## How Is Maths Evident In Children’s Everyday Lives?

When looking at different ways of supporting children’s learning it is important to ask the question, “how is maths evident in children’s everyday lives?”

If we incorporate this into natural discussions and living this will support what they are learning in formal settings.

One way to do this is to consider different areas of the home and then outside.  In this article, I will concentrate on the kitchen.

My suggestions will be divided into KS1 and then KS2 and beyond.  These are only rough guides.

Some pre-school children will be ready to try out some of the activities under Key Stage 1.

A child’s success isn’t based on where they start, but on where they finish. Continuing education is more important than learning something by a specific age, so don’t worry if your child isn’t able to do something that you expected them to, just gently guide them in the right direction and try to make it fun for both of you.

## Maths in Children’s Everyday Lives in the Kitchen

Finding maths in the kitchen is perhaps the easiest and most obvious place to start so that is why I have chosen it for this article.

## KS1 Children

There are endless things in the kitchen that you can count:

– Ingredients, jars tins, saucepans, cutlery, pasta pieces, and so on.

Then, you can use a multitude of questions rather than just asking children to count something. At other times you can just explain what you’re doing so that they hear appropriate vocabulary.

“How many eggs were there altogether?”

“How many eggs have I got left?”

“How many eggs have I used?”

” Auntie Sue and Jack are coming for dinner today. How many knives and forks will we need?”

“There are already 3 forks on the table. How many more do we need?”

Groups of…

Use inexpensive ingredients to experiment with making groups of different sizes.

“Using pasta pieces can you make me 3 groups of 4?”

“Now make me two groups of 6.”

“Which is the biggest? How do you know?”

These could be painted and then glued onto a piece of paper in appropriate groups and kept as evidence of an investigation, or just as a piece of artwork that the children like looking at.

Measuring

Measuring is perhaps the most obvious thing to do in the kitchen that uses maths.

This could be part of a cooking activity or it could just be done on its own.

“Measure out 3 cups of flour.”

“How much does this egg weigh?”

“Which is heavier, stevia or sugar?”

“Which spoon is the longest?”

Position

The position is part of the maths curriculum for younger children.

“Please take out the top box.”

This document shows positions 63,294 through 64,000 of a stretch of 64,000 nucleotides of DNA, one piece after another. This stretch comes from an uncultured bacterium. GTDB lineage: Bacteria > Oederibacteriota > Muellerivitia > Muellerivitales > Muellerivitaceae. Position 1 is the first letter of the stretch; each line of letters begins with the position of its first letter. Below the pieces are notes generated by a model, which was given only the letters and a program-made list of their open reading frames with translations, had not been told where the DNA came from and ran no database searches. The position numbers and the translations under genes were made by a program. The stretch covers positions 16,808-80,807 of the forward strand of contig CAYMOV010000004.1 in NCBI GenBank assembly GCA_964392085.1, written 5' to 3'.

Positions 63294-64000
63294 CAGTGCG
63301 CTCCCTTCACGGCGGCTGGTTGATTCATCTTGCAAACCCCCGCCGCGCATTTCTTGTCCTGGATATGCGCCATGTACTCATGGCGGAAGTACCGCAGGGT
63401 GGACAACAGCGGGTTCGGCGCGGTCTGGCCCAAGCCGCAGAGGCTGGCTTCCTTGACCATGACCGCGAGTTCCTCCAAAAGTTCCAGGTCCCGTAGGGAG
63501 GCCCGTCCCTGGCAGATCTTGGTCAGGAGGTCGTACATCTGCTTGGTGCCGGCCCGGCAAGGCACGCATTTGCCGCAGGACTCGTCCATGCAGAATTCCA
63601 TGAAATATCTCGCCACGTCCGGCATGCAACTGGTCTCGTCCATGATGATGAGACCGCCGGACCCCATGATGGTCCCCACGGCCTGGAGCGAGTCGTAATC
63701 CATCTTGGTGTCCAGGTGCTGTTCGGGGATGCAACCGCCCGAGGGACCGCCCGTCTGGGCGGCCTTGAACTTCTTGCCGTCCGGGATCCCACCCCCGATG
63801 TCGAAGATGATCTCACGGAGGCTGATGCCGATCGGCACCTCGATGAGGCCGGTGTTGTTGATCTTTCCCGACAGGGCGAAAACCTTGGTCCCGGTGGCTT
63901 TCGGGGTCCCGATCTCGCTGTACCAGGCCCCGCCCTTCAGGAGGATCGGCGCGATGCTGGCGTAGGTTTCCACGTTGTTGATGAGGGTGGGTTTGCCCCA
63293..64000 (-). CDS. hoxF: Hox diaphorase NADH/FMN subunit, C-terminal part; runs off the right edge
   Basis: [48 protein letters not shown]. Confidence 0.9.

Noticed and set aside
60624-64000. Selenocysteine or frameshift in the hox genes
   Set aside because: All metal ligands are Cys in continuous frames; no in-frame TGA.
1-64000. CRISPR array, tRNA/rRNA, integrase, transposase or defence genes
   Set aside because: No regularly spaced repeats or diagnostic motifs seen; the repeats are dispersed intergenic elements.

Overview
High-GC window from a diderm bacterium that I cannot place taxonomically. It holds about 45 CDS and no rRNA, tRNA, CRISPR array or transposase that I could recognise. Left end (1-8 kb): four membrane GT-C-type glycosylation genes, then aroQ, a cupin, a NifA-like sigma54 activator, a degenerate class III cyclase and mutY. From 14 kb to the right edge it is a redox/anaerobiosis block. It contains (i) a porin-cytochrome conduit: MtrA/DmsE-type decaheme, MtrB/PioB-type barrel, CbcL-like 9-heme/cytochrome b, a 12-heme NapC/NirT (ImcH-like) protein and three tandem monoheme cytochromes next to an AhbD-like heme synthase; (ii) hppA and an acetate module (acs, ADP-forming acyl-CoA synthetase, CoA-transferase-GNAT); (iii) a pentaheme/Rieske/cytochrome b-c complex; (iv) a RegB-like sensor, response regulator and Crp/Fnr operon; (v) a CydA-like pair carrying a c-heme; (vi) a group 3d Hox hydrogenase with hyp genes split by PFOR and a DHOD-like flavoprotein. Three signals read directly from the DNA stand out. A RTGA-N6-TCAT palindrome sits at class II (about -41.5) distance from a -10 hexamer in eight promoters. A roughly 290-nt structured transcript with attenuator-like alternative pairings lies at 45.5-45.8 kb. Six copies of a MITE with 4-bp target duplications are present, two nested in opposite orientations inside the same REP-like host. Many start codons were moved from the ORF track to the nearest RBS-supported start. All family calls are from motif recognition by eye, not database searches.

” I’m going to put the cake on the middle shelf.”

“Let’s put some icing on top of the cake.”

“Take the orange out of the box.”

Fractions

” I’m going to eat half a muffin.”

“Let’s cut this apple into quarters.”

“I want to put this cake into 6 pieces. First I’m going to cut it in half, next I’m going to cut each half into 3 pieces so I’m going to cut it into thirds. This will give me 6 pieces altogether as 2 x 3 is 6.”

Shapes

“Are there any cubes in the kitchen?”

“This rolling pin is a cylinder shape.”

“What shapes can you see in the Toblerone box?”

## KS2 Children – and beyond

Have a look at the sections above. Some of the KS1 questions can be adapted for KS2

These suggestions and questions are just a very general guideline. You’ll need to adapt them depending on the age and ability of your child.

Money

Make a shopping list and then estimate how much the total bill is likely to be.

“I’m going to get us two fish and one portion of chips. That should cost us £10.54. What change should I get from £20?”

“Here is £10. Go to the ice cream van outside and choose three different ice creams. Make sure it comes to less than £6 as I need £4 in change for the car park later tonight.”

Food

“How many potatoes do you think we should cook for the four of us?”

“How much do they weigh?”

“What weighs the most – the cauliflower or the cabbage?”

“What’s the difference?”

“Is it cheaper to eat chips or baked potatoes?”

“How did you work that out?”

“Is there more fat in a pan au chocolat or an almond croissant?”

“What is the difference as a percentage?”

“Which of these soups has the greatest percentage of vegetables in it?”

“Which is better value- a multipack of 24 bags of crisps costing £4.15, or a 6-pack of crisps costing £1.05?”

“How much money could you save using a box of milkshake powder and milk compared with buying ready-made milkshakes?”

Cooking

” How hot does the oven have to be?”

“How long does it usually take to heat up to that temperature?”

“Shall we time it?” ” Let’s guess and see who is nearest.”

“How long will it take to cook?”

“If I put it in at 3 when will it be ready?”

“If I want it to be ready by 6 when do I have to put it in the oven?”

“In what order should I put things into the oven, so that everything is ready by 7:30?”

Labels

Looking at labels on food can be a huge source of inspiration.

You can find the same sort of information on online shopping sites

Online shopping sites

Online shopping sites have huge amounts of data. You can spend quite a long time on any one product or do some comparisons.

As an example, on on on I’m going to look at a tin of Heinz vegetable soup on the Tesco website:

https://www.tesco.com/groceries/en-GB/products/258147794

So here we have a photo and we can immediately start discussing the picture.